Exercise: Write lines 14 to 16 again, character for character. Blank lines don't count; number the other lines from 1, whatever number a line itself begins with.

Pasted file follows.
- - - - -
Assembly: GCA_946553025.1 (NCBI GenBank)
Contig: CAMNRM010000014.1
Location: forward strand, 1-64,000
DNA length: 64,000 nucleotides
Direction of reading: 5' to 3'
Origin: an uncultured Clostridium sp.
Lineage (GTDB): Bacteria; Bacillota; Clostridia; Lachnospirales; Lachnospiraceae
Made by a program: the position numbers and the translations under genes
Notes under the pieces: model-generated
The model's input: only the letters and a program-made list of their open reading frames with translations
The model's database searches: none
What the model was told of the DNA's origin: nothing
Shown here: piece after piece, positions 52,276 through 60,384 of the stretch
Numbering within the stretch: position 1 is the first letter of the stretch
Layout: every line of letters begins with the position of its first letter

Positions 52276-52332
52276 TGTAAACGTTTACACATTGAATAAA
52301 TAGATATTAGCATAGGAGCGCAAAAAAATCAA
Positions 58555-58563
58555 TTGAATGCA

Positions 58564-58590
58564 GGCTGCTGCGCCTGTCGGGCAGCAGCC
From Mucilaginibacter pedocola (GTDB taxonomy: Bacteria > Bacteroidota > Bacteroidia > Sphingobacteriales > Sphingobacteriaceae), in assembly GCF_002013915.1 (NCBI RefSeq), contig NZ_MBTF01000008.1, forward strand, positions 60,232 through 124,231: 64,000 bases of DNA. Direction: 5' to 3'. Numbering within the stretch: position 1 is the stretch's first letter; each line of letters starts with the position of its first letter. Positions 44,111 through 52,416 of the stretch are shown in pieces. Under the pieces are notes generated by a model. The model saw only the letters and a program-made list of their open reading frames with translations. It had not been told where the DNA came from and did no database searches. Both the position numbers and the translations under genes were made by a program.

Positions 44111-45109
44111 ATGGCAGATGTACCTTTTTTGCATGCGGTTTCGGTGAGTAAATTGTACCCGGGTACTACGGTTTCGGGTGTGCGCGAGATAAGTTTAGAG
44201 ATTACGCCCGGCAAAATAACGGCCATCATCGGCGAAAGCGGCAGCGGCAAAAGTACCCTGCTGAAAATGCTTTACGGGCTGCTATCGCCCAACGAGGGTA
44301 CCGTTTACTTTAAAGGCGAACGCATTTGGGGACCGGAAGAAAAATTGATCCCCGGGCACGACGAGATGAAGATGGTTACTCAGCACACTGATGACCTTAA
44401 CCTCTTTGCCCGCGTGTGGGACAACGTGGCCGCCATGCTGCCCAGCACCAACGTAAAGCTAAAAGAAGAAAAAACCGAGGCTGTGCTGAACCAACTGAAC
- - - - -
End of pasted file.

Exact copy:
Numbering within the stretch: position 1 is the first letter of the stretch
Layout: every line of letters begins with the position of its first letter

Positions 52276-52332